Table of Contents Author Guidelines Submit a Manuscript
Computational and Mathematical Methods in Medicine
Volume 2014, Article ID 747549, 13 pages
http://dx.doi.org/10.1155/2014/747549
Research Article

A New Multistage Medical Segmentation Method Based on Superpixel and Fuzzy Clustering

1School of Computer Science and Technology, Shandong University, Jinan 250101, China
2College of Science and Technology, Shandong University of Traditional Chinese Medicine, Jinan 250355, China

Received 22 November 2013; Accepted 9 January 2014; Published 9 March 2014

Academic Editor: Yuanjie Zheng

Copyright © 2014 Shiyong Ji et al. This is an open access article distributed under the Creative Commons Attribution License, which permits unrestricted use, distribution, and reproduction in any medium, provided the original work is properly cited.

Abstract

The medical image segmentation is the key approach of image processing for brain MRI images. However, due to the visual complex appearance of image structures and the imaging characteristic, it is still challenging to automatically segment brain MRI image. A new multi-stage segmentation method based on superpixel and fuzzy clustering (MSFCM) is proposed to achieve the good brain MRI segmentation results. The MSFCM utilizes the superpixels as the clustering objects instead of pixels, and it can increase the clustering granularity and overcome the influence of noise and bias effectively. In the first stage, the MRI image is parsed into several atomic areas, namely, superpixels, and a further parsing step is adopted for the areas with bigger gray variance over setting threshold. Subsequently, designed fuzzy clustering is carried out to the fuzzy membership of each superpixel, and an iterative broadcast method based on the Butterworth function is used to redefine their classifications. Finally, the segmented image is achieved by merging the superpixels which have the same classification label. The simulated brain database from BrainWeb site is used in the experiments, and the experimental results demonstrate that MSFCM method outperforms the traditional FCM algorithm in terms of segmentation accuracy and stability for MRI image.

1. Introduction

The medical image is human body image captured by medical imaging equipment, including Computed Tomography (CT), Magnetic Resonance imaging (MRI), and Ultrasonography (US.) Based on the computer graphics technology, the quality and displaying method of medical image have greatly improved. MRI technology has many advantages such as nonradioactive contamination, high resolution, without electricity radiation damage to the human body, so it is widely applied in clinical diagnosis and treatment now. MRI image processing promotes the development of medical research and has important applications value. According to the above process, the accurate medical image segmentation by computational techniques plays an essential role [1].

In MRI medical image segmentation, the image is parsed into a number of meaningful regions based on the consistency principle. These regions usually do not cross each other and satisfy the consistency principle. If merging any two adjacent regions, it will break this principle. Hence, the medical image segmentation can be seen as the classification of image pixels in this viewpoint.

As is shown in Figure 1, the region marked by blue circle represents gray matter and region marked by red circle represents white matter. Generally, white matter has a larger gray value than gray matter. Nevertheless, with the influence of intensity inhomogeneity, gray matter in blue circle has a larger gray value than white matter in red circle, which makes an overlap in the image.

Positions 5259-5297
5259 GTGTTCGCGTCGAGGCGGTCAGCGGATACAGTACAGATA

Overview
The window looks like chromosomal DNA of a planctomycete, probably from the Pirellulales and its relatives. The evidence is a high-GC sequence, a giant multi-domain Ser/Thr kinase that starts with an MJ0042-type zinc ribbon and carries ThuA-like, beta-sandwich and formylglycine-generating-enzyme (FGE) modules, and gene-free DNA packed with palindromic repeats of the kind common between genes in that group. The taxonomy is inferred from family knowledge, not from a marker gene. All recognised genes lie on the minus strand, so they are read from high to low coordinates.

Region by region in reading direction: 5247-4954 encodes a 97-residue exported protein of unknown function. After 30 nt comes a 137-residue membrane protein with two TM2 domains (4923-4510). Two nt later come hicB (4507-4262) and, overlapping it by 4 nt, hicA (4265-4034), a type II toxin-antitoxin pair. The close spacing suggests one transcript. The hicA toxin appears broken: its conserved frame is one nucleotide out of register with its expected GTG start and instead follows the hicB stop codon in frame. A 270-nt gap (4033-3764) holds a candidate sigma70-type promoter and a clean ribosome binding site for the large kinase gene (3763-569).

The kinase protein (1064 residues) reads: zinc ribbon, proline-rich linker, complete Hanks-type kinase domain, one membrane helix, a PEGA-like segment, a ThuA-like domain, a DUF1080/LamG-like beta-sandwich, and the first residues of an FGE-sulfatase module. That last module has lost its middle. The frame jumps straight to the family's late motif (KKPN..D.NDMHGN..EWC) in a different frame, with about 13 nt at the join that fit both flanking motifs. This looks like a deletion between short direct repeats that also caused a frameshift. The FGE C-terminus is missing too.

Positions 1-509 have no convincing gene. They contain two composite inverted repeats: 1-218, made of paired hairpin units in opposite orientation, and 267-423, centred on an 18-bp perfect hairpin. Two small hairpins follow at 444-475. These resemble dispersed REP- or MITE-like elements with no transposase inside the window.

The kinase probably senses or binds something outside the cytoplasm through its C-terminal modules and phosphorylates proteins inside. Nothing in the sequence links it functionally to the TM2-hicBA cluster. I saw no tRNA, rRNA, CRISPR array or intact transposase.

747549.fig.001
Figure 1: The illustration of bias field in MRI image.

The influence is that a slowly varying shading artifact over the MRI image can produce errors with conventional intensity-based classification. Consequently, several methods for MRI intensity inhomogeneity correction are applied before the image segmentation. Series methods on intensity inhomogeneity correction/removal have been proposed in the last two decades [25]. Nevertheless, intensity inhomogeneity correction is still incompletely solved problem. Because of this and the evolving MRI technology and associated applications, the problem of intensity inhomogeneity correction will certainly continue to be paid more research attention in the future [6].

In previous works of MRI image segmentation, as the thorough application of statistical theory, fuzzy set theory and machine learning theory deserve paying much more attention [3, 711]. In particular, for the fuzziness of the medical image, the fuzzy theory is introduced into the medical image processing, which generates lots of new segmentation methods and achieves good segmentation results. The most representative method is the fuzzy C-means clustering algorithm proposed by Bezdek et al. in [12]. Pham and Prince proposed the adaptive fuzzy segmentation method to segment the MRI images [11]. In order to solve the bias field estimation and segmentation problem, Ahmed et al. in [5] proposed the modified fuzzy C-means algorithm for the MRI image segmentation. Amini et al. in [13] made use of the FCM (fuzzy C-means) to solve the segmentation problem of the thalamus in the brain MRI image. Shen et al. in [14] modified the fuzzy C-means clustering method to segment the brain MRI image. Awate et al. in [15] proposed a segmentation framework to deal with the DT and MRI image based on the fuzzy and the nonparametric estimation. Halt et al. in [16] proposed the Bayesian segmentation method based on the local adaptive fuzzy, which was used to solve the volume measurement problem in the PET image. The improved FCM method based on the histogram was proposed in [17] by Zhang et al. for the medical image segmentation.

The FCM algorithm has many advantages such as being without supervision, simple realization, and fast processing speed, which can carry out the accurate segmentation for the image with high contrast and signal-to-noise ratio. But there are also lots of obvious disadvantages. In the process of fuzzy clustering, the gray value distance between single pixel and cluster center can be considered only, while the influence of the adjacent pixels is neglected. That is to say, the spatial information cannot be well used in image segmentation. So the large deviation will be produced when the FCM algorithm is used to segment the brain MRI image with noises and the low signal-to-noise ratio [18]. Moreover, in order to segment the image with intensity inhomogeneity, the result by the FCM algorithm will be unsatisfactory because of the low contrast in the whole image.